Over-the-top video giants eyeing live sports rights
Netflix is reportedly considering buying up live sports rights – could we really be seeing a revolution in the sports broadcast market?
There was a time that when all Aussies had to do to watch the footy or cricket was flick over to the ABC and then sit back and relax – but then along came Kerry Packer and pretty quickly the commercial networks had scooped all of our sporting jewels.
It didn’t stay that way for long though, by the time the mid-90s arrived pay TV had finally reached our shores and Aussies wanting their sporting fix often had to get cable or satellite TV installed – and several million homes did so.
But now, 20 years after pay TV first entered Australia the sporting rights landscape could be set to change again with global online video giant Netflix reportedly considering buying up key sports rights market to take on the pay TV operators.
A changing game
Netflix has built its multi-billion dollar business – which now has 65 million subscribers around the world – on the back of video-on-demand services which allow its subscribers to ‘binge watch’ as many TV series or movies as they like – and normally for less than US$10 per month.
So, a move into the live sports market would represent a major departure in its operational model for a number of reasons, not least because delivering live events over the Internet to mass audiences is a very difficult and risky exercise.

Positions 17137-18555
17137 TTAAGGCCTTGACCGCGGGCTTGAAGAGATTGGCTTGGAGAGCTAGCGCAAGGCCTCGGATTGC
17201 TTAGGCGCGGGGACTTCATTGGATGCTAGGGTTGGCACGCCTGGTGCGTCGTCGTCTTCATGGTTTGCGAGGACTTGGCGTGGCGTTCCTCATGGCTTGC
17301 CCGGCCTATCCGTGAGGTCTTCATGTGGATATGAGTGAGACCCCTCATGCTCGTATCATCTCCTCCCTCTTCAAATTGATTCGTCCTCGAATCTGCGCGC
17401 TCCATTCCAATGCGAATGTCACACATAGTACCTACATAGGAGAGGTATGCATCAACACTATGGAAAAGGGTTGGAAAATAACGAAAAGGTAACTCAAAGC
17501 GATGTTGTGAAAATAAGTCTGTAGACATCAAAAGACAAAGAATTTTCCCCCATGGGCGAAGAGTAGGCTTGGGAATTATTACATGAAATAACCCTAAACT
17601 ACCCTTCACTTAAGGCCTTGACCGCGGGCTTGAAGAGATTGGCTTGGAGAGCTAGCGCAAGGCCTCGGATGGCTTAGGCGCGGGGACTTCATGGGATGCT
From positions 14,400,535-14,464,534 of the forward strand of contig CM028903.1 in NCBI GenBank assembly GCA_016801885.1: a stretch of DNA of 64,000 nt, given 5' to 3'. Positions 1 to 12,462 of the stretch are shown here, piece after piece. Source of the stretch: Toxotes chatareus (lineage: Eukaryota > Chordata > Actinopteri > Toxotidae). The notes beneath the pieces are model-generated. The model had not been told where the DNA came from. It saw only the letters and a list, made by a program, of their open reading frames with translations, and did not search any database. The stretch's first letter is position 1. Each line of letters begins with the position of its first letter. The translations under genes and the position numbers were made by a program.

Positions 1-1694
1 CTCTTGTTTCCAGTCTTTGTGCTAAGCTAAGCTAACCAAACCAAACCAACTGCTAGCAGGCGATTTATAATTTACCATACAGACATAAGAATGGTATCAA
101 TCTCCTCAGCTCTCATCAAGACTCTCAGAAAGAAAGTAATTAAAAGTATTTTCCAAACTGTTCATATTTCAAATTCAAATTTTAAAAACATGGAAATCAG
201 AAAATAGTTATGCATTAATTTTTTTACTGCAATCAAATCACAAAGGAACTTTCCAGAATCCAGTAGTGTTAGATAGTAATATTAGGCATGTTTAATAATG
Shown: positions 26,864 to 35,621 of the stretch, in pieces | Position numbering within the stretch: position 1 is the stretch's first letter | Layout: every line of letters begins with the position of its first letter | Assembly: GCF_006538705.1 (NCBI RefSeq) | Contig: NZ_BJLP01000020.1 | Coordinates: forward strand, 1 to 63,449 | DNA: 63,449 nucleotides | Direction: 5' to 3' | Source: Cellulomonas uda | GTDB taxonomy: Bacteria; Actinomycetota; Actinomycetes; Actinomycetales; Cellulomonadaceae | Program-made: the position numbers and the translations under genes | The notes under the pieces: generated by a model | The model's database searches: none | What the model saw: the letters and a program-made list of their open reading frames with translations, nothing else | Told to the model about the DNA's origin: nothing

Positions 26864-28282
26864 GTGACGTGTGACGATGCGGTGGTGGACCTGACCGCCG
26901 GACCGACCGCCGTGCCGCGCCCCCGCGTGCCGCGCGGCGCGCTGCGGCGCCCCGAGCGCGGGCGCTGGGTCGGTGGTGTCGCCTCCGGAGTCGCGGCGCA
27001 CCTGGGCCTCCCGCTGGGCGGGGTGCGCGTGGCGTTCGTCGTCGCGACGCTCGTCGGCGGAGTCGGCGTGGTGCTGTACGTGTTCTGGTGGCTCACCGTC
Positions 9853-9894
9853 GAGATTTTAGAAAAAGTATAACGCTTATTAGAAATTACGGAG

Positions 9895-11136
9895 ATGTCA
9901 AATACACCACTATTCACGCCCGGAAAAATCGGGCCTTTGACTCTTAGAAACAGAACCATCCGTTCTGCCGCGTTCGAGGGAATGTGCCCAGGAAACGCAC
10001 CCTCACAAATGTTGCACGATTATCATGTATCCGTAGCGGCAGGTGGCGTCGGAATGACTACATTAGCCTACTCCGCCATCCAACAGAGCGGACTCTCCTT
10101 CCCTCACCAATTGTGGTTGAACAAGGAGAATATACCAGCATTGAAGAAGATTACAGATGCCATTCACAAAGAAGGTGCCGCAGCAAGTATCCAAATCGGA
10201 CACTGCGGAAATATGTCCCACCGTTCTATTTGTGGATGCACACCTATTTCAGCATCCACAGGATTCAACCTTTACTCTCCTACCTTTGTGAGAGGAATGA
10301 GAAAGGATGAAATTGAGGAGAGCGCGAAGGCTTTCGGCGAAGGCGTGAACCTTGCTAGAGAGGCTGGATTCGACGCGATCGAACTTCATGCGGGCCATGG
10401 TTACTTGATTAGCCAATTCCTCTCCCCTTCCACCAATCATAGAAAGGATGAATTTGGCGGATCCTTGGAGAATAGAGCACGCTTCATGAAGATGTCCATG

Even in this age of higher-speed broadband networks the Internet is really not designed for delivering LIVE content to a big audience.
Broadcast networks (either terrestrial, cable or satellite) remain far superior in this regard as massive capacity is required to deliver live content to millions of viewers with guaranteed quality of service.
Whilst online streaming technologies are improving all the time – including the critical Content Delivery Networks offered by companies such as Akamai – this capacity crunch for live mass audience online broadcasting is likely to remain a substantial headache for some time to come.
Still early days
That’s not to say that people are not already live streaming sports – far from it.
Over in New Zealand Coliseum Sports Media is already delivering live streaming of key sports contents such as English Premier League soccer and PGA Tour Golf to their paying subscribers and even here in Australia some sports are being streamed live.
Netflix has built its multi-billion dollar business – which now has 65 million subscribers around the world – on the back of video-on-demand services.
However, for the most part the major sports events which attract mass audiences remain very much in the hands of commercial and pay TV broadcasters – not least because live sports are an increasingly crucial part of their business because of the ability live sport has to generate a mass audience – something advertisers love.
So, if Netflix really wanted to start taking on the big pay TV players for live sports rights then they would need to dig very, very deep into their pockets to secure key sporting rights.
What’s more, if technology does improve to allow mass-market live video streaming of major sports with guaranteed very high quality then it may only be a matter of time before the major sporting leagues themselves decide to bypass the pay TV and OTT players and sell their content direct to fans.
Major sports bodies around the world have already dipped their toes into the video streaming market – how long might it be before they jump right in and make a real splash?